Do it for the ‘gram

Students build up their Instagram empires


Deklin Versace '18

Faith Garcia ’18’s post with Kanye West racked up thousands of likes on social media platforms such as Instagram and Twitter.

For most, Instagram serves as a platform to scroll through and merely and see what your social circle is up to. However, many Jones students use the photography-based app beyond this, racking up thousands of followers in the process.

When most students are putting in their headphones as the bell rings, Erich Sauer ‘19 pulls his phone out of his pocket and begins to sell and buy Instagram accounts.

He started by growing an Instagram account very slowly, selling spots on his page for people to post on. Soon after, the funds began flowing in and  his career took off. Now, using two Instagram accounts, he sells promotions and advertisements.

Sauer didn’t come across this business by chance. He was encouraged by his friends that had already experienced success in the business.

“First, I started on this app called iFunny,” said Sauer. “I got popular on there.”

The tedious process was worth it to Sauer because soon he began obtaining more and more features on iFunny, which smoothed his transition to Instagram once he got the hang of the business.

“You need to get seen, so people use a lot of hashtags,” said Sauer. “Then, you like and comment on people’s accounts. It makes the likelihood of getting on the explore page a lot higher.”

Sauer used this tactic to increase his followers so that he could later sell it for a high price. The more followers and popularity the account has, the higher the price value.

“It was a slow process to start with the first account,” said Sauer. “But after that, I [could]  establish myself with enough money from that account.”

The reason he sells accounts is to make a living off of it.

“90% of what I make goes to my college fund,” he said.

Similarly, Faith Garcia ‘18 has amassed over 3,000 followers on Instagram. Her online presence derives from her many encounters with famous celebrities, from the cast of the hit television show Shameless to bands like Five Seconds of Summer.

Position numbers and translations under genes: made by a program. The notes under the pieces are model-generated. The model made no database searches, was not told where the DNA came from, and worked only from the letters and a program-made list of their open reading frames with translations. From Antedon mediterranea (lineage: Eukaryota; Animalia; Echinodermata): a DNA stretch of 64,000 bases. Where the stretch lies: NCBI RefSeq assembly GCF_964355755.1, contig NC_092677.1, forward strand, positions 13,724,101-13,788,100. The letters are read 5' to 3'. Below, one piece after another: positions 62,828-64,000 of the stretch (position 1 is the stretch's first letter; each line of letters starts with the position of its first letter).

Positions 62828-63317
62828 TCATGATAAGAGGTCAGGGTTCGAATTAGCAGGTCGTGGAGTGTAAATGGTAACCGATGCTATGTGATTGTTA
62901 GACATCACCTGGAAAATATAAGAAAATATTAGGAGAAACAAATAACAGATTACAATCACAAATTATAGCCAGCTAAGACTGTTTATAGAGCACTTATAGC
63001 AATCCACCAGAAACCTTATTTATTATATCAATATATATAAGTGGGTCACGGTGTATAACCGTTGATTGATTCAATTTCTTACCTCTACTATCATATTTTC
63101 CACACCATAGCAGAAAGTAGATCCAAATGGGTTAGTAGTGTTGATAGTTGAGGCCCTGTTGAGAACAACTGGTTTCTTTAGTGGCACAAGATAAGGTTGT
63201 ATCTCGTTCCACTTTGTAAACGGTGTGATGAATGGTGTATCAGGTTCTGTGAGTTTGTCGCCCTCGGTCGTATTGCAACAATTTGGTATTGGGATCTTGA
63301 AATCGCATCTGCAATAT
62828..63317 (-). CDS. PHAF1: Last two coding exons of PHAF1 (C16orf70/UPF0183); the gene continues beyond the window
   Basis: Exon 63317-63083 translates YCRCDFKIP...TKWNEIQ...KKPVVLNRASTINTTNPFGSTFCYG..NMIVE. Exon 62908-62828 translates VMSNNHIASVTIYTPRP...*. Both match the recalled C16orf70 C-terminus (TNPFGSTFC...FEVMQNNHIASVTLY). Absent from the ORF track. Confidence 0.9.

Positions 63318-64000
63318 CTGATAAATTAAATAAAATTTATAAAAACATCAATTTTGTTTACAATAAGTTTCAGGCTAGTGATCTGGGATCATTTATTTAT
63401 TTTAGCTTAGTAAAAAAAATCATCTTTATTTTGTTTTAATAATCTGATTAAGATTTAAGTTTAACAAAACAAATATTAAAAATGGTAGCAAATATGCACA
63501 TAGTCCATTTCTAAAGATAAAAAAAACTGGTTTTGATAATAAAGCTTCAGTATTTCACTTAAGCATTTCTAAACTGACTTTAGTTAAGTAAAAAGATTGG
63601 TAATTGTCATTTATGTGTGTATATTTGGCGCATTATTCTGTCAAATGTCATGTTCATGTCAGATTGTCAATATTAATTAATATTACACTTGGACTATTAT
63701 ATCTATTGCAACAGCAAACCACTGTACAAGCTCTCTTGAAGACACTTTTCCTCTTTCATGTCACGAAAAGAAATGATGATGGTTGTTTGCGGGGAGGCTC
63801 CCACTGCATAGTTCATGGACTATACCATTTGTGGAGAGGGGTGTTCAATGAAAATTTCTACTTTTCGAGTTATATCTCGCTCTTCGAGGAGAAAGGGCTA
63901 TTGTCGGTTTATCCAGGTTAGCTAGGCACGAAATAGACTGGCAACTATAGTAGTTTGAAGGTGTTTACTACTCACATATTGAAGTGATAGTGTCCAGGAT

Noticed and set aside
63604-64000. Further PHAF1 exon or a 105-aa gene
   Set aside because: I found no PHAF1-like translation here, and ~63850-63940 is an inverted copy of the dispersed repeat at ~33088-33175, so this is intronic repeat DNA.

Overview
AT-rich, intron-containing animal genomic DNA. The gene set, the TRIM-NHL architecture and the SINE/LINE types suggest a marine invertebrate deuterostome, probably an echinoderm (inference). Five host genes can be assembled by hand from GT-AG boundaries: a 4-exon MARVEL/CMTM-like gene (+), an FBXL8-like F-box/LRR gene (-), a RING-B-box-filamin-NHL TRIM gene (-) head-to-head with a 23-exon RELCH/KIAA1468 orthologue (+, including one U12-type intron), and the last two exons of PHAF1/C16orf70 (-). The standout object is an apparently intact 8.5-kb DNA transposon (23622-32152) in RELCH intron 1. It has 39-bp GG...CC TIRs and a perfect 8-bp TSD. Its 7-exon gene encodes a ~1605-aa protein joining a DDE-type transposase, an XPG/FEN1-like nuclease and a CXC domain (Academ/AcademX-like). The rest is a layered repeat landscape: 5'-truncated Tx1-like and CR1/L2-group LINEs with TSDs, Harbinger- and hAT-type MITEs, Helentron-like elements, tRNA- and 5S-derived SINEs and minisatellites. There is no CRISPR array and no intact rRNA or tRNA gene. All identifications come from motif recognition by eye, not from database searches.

“Things kind of blew up after I met Kanye West,” said Garcia. “It went viral and everyone freaked out.”

According to Garcia, West was not the first of her celebrity encounters, but one of her most memorable. Many of her followers are fans of the celebrities she has met.

“There’s people from all over the world who follow my Instagram, which is weird… I try

to get to know them as best as I can, if they DM me to ask me questions,” said Garcia. “Most often I get asked ‘How did you meet Kanye?,’ ‘How did you meet Harry Styles?,’… so I think that’s what kind of attracts people to my page like ‘Oh, who is she going to meet next?’”

While online being popularity can have its perks, Garcia would like to stress that it is hard to be held to a high standard, and that popular or famous people lead normal lives like the average joe.

“People think that celebrities are fake and they don’t really care about taking the time to meet their fans. If you approach them like ‘Hey, can I get a picture, can I get a picture?,’ and that’s all you’re saying, and shoving a phone in their face, that’s a completely different interaction from ‘Hi, how are you?’” said Garcia.

Lily Ferguson ‘19 uses her sizable following to promote intersectional feminism.

“I think in the past several years, feminism has really had somewhat of a “resurgence” and become more mainstream so people have wanted to learn more about it,” said Ferguson. “Social media is an easy outlet to share and receive information. I started it after seeing feminism accounts on Instagram and thinking “I want in on that” and here I am, three years later.”

Ferguson, who has amassed over 43,000 followers on the platform, admits that it is sometimes difficult to run a large page due to trolling.
“I have to block people who are just being ridiculous and rude for no reason all the time, but as I’ve had to deal with all the trolling, I’ve learned not to let it get to me or respond to it,” said Ferguson. “People saying ‘there’s only two genders’ on my posts about trans identities won’t change the fact that they are wrong, whether it comes to biological sex or gender identity. People commenting “Go make me a sandwich! Women belong in the kitchen” on my posts about women’s empowerment doesn’t change the fact that women belong wherever the hell they want and I can’t make a sandwich for some stranger over the internet.”

Ferguson stresses that interaction is key in gaining mass amounts of followers.

“If you want to try to gain a larger following, use hashtags and interact with your followers as much as possible,” said Ferguson. “You can even make connections with similar accounts and like and comment on one another’s posts to try to end up on the explore pages of their followers.”

Despite this, however, Ferguson maintains that the focus of the account is not about the numbers, rather about the content that she posts.